by K. Eric Drexler

Those of you who've read Engines of Creation will remember the goal of hypertext publishing [1] and its importance to our chances of a successful transition to nanotechnology. There's now a way for Foresight members to make a difference in constructing this vital tool.

The Internet's World Wide Web is a partial hypertext system, letting readers follow an authoršs pointers to past documents. To give effective support to critical discussion [2] on topics of public interest such as nanotechnology, however, it must show links into a document made by readers and later authors: it needs backlinks. Authors cannot be expected to insert links that display criticisms or refutations of their Web documents. With backlinks, hypertext can become a dialog - more enduring than speech, more interactive than print, and better connected than anything we've had before. It can help us deal with world-wide issues.

Foresight's goal is to get the required features incorporated into Web standards. To accomplish this, we will write public domain code which implements them, run this code on our server and as many others as will participate, and use the resulting system for critical discussion of an issue important to the safe and widespread deployment of nanotechnology: computer security.

In parallel with the technical work, Web documents will be uploaded onto our server with some links already in place, so that when the software is ready it will have a body of documents to operate on. Critical discussion on computer security issues will begin, with backlinks and filtering done by hand, prior to completion of our software.

We are now looking for funders for the Web Enhancement Project. We are also interested in talking with those having influence on Web standards, both the World Wide Web Consortium (W3C) and commercial server software providers.

Budget for initial stage

We anticipate (at this point, guess) that a first useful version can be produced in nine months on a budget of $100,000. Individual and corporate donations of funds are solicited. Foresight Institute is a nonprofit public foundation; donations are tax-deductible in the U.S.

Call to Action

In the last issue, I wrote that my estimate of when nanotechnology will arrive has moved up. Time is passing quickly; we need to begin high-quality critical discussion of nanotechnology policy issues today, if not sooner. Based on my experience to date, I find it hard to imagine succeeding in this task without an adequate hypertext publishing system. Now, with the rise of the Web, we can build an adequate system by making a modest addition to an existing standard. To maximize our chances of a successful transition to nanotechnology, we need this tool, and we need it now. I ask those of you who can to step forward now and help us make this happen.

To contribute, send donations to Foresight Institute, PO Box 61058, Palo Alto, CA 94306. For donations of $500 or more, contact Chris Peterson, tel 415-917-1122, fax 415-917-1123, email

1. "The Network of Knowledge," chapter 14 of Engines of Creation by K. Eric Drexler (Anchor Press/Doubleday, 1986). The Notes give earlier references.

2."Hypertext Publishing and the Evolution of Knowledge" by K. Eric Drexler, Social Intelligence Vol. 1, No. 2, pp. 87-120. Reprints available from Foresight.

Technical description

In technical terms, our goal is to implement extrinsic, bidirectional, sub-document-level links among Web documents on our server and (later) cooperating servers (see Definitions below). One constraint on the project is that it produce server software compatible with common Web browsers.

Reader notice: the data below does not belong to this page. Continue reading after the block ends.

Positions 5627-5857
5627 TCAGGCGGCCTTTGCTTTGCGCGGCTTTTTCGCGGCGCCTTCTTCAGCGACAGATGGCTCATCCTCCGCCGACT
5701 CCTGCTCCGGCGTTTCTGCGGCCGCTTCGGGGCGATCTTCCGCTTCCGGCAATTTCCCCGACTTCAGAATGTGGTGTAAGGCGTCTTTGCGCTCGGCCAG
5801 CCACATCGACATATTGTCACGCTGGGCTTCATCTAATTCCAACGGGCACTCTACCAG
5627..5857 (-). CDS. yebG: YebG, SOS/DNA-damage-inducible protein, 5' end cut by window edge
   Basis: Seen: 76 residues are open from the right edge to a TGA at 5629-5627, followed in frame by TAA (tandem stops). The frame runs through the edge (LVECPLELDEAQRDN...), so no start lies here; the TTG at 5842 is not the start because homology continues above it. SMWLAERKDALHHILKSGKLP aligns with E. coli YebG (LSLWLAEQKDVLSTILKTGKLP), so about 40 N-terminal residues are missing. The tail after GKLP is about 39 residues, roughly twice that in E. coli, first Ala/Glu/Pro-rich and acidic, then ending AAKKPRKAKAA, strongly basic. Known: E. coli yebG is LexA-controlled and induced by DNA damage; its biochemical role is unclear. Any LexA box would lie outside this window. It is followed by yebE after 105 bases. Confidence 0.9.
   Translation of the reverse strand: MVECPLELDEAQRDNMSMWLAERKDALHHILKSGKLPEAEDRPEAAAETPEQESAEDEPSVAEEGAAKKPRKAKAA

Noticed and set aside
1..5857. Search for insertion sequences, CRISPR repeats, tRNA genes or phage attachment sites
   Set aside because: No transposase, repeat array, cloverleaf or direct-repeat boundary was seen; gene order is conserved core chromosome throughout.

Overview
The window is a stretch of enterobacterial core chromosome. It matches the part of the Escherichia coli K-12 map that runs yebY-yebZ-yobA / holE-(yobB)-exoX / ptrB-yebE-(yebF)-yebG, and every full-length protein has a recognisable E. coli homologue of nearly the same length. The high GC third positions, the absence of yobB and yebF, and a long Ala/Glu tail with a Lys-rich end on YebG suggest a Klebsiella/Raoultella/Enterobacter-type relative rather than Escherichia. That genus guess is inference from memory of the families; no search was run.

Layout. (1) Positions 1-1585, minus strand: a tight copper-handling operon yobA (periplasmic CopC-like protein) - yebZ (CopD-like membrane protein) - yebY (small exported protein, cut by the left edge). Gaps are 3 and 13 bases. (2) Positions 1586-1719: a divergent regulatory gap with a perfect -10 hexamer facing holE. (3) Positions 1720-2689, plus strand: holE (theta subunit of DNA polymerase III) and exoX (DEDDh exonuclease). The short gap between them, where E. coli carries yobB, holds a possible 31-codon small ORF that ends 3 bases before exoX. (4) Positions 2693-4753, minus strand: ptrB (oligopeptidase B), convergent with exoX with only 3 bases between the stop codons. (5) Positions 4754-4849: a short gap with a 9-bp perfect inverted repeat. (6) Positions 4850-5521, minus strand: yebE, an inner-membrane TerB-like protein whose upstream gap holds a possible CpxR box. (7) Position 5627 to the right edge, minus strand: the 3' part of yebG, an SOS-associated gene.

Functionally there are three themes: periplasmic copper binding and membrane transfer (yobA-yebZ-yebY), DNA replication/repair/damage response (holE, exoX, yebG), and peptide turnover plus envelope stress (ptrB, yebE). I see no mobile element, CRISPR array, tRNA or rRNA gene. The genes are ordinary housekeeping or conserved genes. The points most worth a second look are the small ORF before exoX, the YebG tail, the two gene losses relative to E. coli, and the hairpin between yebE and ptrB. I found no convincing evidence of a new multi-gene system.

Software will be written in C++ to work in conjunction with an existing http daemon (i.e. Web server software running on a UNIX computer) to enable the following of backlinks. The software will initially run on a single server and operate only on documents stored on that server; later it will function with any cooperating server.

Original documents, in standard HTML, will be stored unchanged on the server. Our software will store backlink information for these documents in a database. When a user invokes a document's URL, our software will integrate the original HTML and the backlink information, so that the user sees the backlinks in place.

The first version will make links only to anchors that have already been placed by the original author of the document. Separately from the Web enhancement software, Foresight may to add additional anchors to all documents on the server, to enable fine-grained linking even at the initial stage.

Technical goals for later stages:

1. Support of documents on non-cooperating servers (with warning of edits, but without sophisticated connectivity through edits).
2. Support of filtering (using Web forms to gather information on links from the link author).
3. Fine-grained linking to the phrase or word level, if not done previously.
4. Readers' evaluation data (gathered by Web forms from readers) to use in filtering.
5. Better connectivity through edits (e.g. links to obsolete wording can be appended to the end of the current document).


Forward links:
Links from a document pointing onward to another document. For example, if document A comments on document B, a forward link in A points to B. Forward links are already standard on the Web.
Backward links:
Links appearing in a document that have been inserted, usually by someone other than the author, pointing from that document to another. For example, if document A comments on document B, a backward link visible in B points to document A. Today, only forward links can be made on the Web; no corresponding backward link appears. Readers can see only links made by the original author.
Bi-directional links:
Links that work both forward and backward.
Extrinsic links:
Links that can be made visible from a document without the document-author's cooperation. These are needed for critical discussion, since we cannot expect all authors to go out of their way to attach critical comments to their own documents.
Cooperating servers:
Web servers running our (or compatible) software.
Selective display of links based on reader-selected criteria (e.g. links to criticisms only).
Hypertext markup language used to format information for the Web.
Address of a document on the Web, enabling a reader to retrieve that document.
Embedded marker enabling authors to link to a specific part of a Web document.